Before deploying machine learning, determine if it will add value to the process, Chandran adds.

Sugar has been careful about how it approached AI and ML, Wettre says. “We’ve taken a walk-first approach. As we’ve applied the science to the marketing and CRM universe, everything has to do with the ideal customer profile.”

Once the ideal customer is identified, the company uses that knowledge to attempt to attract and convert prospects to customers in a more efficient manner, Wettre continues.

SugarCRM and other companies use AI/ML to continually refine their respective ideal customer profiles (ICPs), according to Wettre. “Building an ICP model is often done on a customer data platform.”

In a traditional scenario, companies will wait until prospects or customers fill out information on web pages before they react, Wettre explains. But with ICPs created with AI/ML, they can move forward with very little information, perhaps even just a web view, and combine that with information from other sources to score customers or prospects on how similar they are to the ideal profile and use that to determine marketing and sales efforts.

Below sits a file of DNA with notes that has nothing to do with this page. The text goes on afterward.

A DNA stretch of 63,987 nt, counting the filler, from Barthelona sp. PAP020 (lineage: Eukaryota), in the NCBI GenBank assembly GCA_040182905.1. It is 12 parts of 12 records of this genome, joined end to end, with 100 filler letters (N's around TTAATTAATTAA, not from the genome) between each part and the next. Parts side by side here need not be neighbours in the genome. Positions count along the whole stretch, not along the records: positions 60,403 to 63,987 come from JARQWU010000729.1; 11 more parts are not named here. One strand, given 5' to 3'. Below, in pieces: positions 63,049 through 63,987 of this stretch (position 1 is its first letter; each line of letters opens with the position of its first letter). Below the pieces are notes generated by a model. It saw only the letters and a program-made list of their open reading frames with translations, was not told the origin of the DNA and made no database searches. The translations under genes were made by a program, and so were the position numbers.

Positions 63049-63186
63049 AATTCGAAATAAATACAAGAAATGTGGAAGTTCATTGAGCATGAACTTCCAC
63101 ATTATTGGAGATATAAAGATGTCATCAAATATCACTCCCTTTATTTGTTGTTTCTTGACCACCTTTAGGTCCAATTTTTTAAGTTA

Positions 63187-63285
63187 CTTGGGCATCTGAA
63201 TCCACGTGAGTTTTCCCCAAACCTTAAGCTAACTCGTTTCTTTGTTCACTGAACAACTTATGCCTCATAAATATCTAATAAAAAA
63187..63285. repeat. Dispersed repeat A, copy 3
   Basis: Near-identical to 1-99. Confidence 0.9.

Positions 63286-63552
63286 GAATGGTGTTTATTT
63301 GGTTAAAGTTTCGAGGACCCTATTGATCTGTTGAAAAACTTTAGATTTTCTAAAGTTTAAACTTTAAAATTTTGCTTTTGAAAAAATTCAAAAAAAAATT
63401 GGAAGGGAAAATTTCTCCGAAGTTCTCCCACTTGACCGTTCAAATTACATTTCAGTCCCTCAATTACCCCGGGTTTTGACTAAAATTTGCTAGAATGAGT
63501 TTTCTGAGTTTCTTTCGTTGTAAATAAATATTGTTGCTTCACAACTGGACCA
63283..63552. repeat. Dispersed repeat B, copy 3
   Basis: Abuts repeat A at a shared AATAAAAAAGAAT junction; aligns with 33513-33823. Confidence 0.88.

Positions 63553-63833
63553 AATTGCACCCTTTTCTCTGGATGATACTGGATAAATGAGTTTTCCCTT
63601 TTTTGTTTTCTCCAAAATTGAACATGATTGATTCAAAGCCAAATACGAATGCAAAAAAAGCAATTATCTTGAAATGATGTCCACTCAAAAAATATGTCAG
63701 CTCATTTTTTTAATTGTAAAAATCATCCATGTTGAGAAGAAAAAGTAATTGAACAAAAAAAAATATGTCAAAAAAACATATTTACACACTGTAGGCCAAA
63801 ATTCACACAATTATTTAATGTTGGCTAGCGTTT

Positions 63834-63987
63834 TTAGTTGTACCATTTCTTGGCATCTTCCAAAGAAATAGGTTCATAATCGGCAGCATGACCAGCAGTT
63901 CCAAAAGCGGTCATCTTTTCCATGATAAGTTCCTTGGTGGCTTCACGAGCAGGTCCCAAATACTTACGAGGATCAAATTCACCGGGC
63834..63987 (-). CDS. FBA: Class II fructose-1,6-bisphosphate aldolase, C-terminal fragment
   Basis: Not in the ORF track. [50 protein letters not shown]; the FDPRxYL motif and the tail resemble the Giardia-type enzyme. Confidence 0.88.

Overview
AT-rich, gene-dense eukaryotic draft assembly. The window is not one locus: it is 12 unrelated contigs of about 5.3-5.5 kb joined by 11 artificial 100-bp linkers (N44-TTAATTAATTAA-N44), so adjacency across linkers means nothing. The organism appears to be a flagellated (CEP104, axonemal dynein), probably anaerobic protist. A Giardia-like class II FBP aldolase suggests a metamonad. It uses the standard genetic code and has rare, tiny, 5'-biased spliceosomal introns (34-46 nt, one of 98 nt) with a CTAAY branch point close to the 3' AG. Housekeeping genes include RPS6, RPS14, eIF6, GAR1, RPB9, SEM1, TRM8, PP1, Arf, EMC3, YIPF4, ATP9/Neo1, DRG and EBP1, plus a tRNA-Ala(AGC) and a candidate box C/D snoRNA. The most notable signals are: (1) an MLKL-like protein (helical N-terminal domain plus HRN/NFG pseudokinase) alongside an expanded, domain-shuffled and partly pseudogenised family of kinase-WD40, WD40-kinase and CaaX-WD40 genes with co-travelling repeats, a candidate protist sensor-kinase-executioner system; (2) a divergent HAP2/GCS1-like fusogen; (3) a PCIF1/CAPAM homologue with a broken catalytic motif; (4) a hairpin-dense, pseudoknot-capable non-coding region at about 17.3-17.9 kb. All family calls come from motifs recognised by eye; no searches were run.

Raj says the technology can also help marketing with offer and click optimization on the web or mobile apps. It can, for example, dynamically tailor web content based on visitors’ past search history or website or mobile app interactions. It can also help forecast potential profitability, finding patterns in past behavior to predict lifetime value of prospects or customers at the beginning of their life cycles. That can then be used for improving resource allocation and campaign management and calculating the ROI of marketing investment.


Chandran points to social media commentary as a way for companies to learn which of their competitors’ customers might be prepared to make a switch, adding that AI- and ML-powered sentiment analysis can analyze the commentary to determine the most dissatisfied customers who would be the best targets for marketing outreach.

Using AI and ML enables marketers to not just scour social media feedback but also information from other digital touchpoints and in-store visits to help determine customers’ emotional attitudes, Raj says. ML can analyze “all that stuff at scale” and then “go beyond traditional segmentation approaches to almost give you a fuller view of that consumer.”